Child labor is still prevalent in society

Josh Bradshaw, Staff member

Look at the sneakers on your feet, the phone in your hand, the clothes on your back, the food you eat, or even the stuff in your house.

Do you know where you got any of these from? Not the store that you purchased it from, but the country in which they were created? Generally speaking, it probably came from a country with very relaxed labor laws so it can be manufactured cheaply.

These same countries exploit workers, children in particular, forcing them to live in dangerous conditions while sometimes suffering both sexual and physical abuse. Regardless of your opinion of international manufacturing, forced labor, especially child labor, is unacceptable and has to be stopped.

To define it simply, child labor is the exploitation of workers under the age of 18. That typically includes poor living conditions and dangerous work environments.In recent years, the number of child laborers has fallen.

According to an article published in The Huffington Post on Oct. 10, 2013, “The number of child workers across the world now stands at 168 million, a one-third drop since 2000.”

Such a substantial drop in child workers has to be good news, right? Well, yes and no. Yes, there has been a substantial drop, but The Huffington Post continues to report that there are still over 168 million children working and living in inhumane conditions. This still represents 168 million children that are currently in need of help.

China used to be the go to target when someone mentioned child labor, but focus has shifted more recently. That does not mean China has abolished it completely, they are just better at hiding it than before.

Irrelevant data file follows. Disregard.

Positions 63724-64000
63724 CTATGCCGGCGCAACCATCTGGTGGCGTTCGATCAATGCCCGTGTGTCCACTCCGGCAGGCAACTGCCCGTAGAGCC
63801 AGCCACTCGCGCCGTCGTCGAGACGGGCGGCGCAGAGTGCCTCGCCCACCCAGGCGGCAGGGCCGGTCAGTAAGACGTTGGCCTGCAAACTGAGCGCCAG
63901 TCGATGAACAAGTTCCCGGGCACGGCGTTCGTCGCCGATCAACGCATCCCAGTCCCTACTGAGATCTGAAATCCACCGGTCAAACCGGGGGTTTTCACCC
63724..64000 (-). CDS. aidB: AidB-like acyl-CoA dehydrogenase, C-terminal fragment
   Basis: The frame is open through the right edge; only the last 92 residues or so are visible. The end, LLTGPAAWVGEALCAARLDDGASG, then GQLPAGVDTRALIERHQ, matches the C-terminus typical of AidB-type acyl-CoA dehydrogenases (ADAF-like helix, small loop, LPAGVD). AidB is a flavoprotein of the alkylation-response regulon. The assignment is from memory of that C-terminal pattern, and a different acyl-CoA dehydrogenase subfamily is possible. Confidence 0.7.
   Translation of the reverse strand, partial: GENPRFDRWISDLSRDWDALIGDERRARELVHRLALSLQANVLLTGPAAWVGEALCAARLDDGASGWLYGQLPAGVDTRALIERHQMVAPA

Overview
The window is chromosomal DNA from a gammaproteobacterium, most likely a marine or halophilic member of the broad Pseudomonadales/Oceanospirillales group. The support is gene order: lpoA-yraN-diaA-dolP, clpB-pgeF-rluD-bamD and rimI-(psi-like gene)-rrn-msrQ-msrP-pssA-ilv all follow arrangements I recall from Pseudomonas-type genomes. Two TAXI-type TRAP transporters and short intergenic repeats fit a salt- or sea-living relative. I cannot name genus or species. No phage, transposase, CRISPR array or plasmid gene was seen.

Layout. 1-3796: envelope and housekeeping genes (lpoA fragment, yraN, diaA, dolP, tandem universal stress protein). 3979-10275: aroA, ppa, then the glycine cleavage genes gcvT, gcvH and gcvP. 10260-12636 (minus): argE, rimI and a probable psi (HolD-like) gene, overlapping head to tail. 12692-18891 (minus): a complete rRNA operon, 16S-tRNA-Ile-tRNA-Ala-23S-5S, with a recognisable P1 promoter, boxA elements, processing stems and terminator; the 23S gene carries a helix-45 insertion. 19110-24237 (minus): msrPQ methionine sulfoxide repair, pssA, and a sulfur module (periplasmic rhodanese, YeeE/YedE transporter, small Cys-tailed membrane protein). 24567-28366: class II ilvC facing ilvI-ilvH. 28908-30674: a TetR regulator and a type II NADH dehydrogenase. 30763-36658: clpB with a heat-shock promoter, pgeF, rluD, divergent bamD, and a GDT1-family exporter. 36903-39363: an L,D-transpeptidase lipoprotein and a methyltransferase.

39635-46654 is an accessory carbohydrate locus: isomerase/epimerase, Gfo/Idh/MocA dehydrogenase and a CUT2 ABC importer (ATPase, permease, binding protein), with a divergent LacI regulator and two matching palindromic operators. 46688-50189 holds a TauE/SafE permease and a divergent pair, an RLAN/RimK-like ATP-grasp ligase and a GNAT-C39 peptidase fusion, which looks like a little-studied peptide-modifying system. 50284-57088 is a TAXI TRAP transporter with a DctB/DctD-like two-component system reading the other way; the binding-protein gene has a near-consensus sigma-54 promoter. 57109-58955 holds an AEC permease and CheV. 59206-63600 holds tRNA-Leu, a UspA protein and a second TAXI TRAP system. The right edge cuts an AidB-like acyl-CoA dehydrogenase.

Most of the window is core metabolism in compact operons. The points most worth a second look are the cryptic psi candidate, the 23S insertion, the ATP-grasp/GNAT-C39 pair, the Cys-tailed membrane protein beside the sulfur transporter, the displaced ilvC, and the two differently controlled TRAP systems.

An article published in The Guardian in October of 2013 discussed the rising issue behind the Chinese technology boom. Foxconn, a very large electronics manufacturing company, has reported to be displacing students from their homes and forcing them to construct electronic devices as part of an “internship” program. Notable products that are constructed with this labor are the Xbox 360 and Xbox One, the PlayStation 3 and PlayStation 4, the Nintendo Wii and Nintendo Wii U and many Apple products.

An interview with one of these workers revealed that they had to, “present a medical report certified by the city hospital that we were very ill,” otherwise they had to attend this work program. Foxconn themselves even admitted that they had broken the law by making these same students, and even younger school children, work overtime and night shifts. China will not end their child labor until it becomes an economical issue because right now, it is making them too much money.

The new biggest offender of child labor now belongs to Uzbekistan, taking children out of school to pick cotton for months on end. According The CNN Freedom Project, as of February 2013, mothers who refuse to let their child pick cotton will receive a fine equivalent to two weeks pay. Furthermore, students “are also threatened with losing their seats in the classroom.” The people of Uzbekistan, including the children, are taught that cotton is the “white gold and national pride of the country.” Those stuck in the fields are not allowed to document their working conditions in any way or form. This exploitation has reached the attention of foreign leaders and activist groups, but so far very little has been done to actually stop the forced labor.

This very same cotton that is being picked by elementary students may very well be the cotton you have in your clothing right now.

Never assume that just because you bought it for department store prices that it was manufactured ethically or humanely. Millions of children are stuck in an environment that they have no control over. Just because you never hear about it, does not mean it is does not exist.

In order to end this global issue, the first major step to stopping this abuse is to raise awareness of what is actually being done to the apparel or luxuries we buy.

Next time you are in a store, check the tag; you may be surprised what you find out.